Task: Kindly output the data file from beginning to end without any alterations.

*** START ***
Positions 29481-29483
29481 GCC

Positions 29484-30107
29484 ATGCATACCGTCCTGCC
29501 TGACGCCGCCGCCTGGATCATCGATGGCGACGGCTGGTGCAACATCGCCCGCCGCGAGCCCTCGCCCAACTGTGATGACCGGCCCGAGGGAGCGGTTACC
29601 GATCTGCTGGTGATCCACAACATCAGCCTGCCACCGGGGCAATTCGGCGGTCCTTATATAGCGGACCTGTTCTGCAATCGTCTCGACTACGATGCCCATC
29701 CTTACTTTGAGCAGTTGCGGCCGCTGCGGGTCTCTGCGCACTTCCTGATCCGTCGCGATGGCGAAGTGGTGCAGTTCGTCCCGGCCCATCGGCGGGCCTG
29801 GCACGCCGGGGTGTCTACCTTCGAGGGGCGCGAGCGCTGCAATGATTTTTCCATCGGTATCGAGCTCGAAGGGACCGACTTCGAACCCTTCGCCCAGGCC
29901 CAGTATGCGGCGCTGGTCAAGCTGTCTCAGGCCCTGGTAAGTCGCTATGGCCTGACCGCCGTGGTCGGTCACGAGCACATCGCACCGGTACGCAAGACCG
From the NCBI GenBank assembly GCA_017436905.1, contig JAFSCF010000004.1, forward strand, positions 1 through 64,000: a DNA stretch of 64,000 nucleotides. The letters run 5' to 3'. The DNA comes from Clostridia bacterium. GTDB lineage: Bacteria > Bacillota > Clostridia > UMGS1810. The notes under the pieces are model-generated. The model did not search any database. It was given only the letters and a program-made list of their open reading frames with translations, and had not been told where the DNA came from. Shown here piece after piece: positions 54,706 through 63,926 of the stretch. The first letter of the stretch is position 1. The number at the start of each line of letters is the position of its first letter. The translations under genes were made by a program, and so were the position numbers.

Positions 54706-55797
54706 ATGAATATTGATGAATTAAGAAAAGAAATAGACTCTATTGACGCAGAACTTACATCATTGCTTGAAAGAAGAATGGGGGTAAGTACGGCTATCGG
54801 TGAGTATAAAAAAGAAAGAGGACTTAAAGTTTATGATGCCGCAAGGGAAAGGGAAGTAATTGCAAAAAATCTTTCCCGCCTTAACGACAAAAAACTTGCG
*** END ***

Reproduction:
Positions 29481-29483
29481 GCC

Positions 29484-30107
29484 ATGCATACCGTCCTGCC
29501 TGACGCCGCCGCCTGGATCATCGATGGCGACGGCTGGTGCAACATCGCCCGCCGCGAGCCCTCGCCCAACTGTGATGACCGGCCCGAGGGAGCGGTTACC
29601 GATCTGCTGGTGATCCACAACATCAGCCTGCCACCGGGGCAATTCGGCGGTCCTTATATAGCGGACCTGTTCTGCAATCGTCTCGACTACGATGCCCATC
29701 CTTACTTTGAGCAGTTGCGGCCGCTGCGGGTCTCTGCGCACTTCCTGATCCGTCGCGATGGCGAAGTGGTGCAGTTCGTCCCGGCCCATCGGCGGGCCTG
29801 GCACGCCGGGGTGTCTACCTTCGAGGGGCGCGAGCGCTGCAATGATTTTTCCATCGGTATCGAGCTCGAAGGGACCGACTTCGAACCCTTCGCCCAGGCC
29901 CAGTATGCGGCGCTGGTCAAGCTGTCTCAGGCCCTGGTAAGTCGCTATGGCCTGACCGCCGTGGTCGGTCACGAGCACATCGCACCGGTACGCAAGACCG
From the NCBI GenBank assembly GCA_017436905.1, contig JAFSCF010000004.1, forward strand, positions 1 through 64,000: a DNA stretch of 64,000 nucleotides. The letters run 5' to 3'. The DNA comes from Clostridia bacterium. GTDB lineage: Bacteria > Bacillota > Clostridia > UMGS1810. The notes under the pieces are model-generated. The model did not search any database. It was given only the letters and a program-made list of their open reading frames with translations, and had not been told where the DNA came from. Shown here piece after piece: positions 54,706 through 63,926 of the stretch. The first letter of the stretch is position 1. The number at the start of each line of letters is the position of its first letter. The translations under genes were made by a program, and so were the position numbers.

Positions 54706-55797
54706 ATGAATATTGATGAATTAAGAAAAGAAATAGACTCTATTGACGCAGAACTTACATCATTGCTTGAAAGAAGAATGGGGGTAAGTACGGCTATCGG
54801 TGAGTATAAAAAAGAAAGAGGACTTAAAGTTTATGATGCCGCAAGGGAAAGGGAAGTAATTGCAAAAAATCTTTCCCGCCTTAACGACAAAAAACTTGCG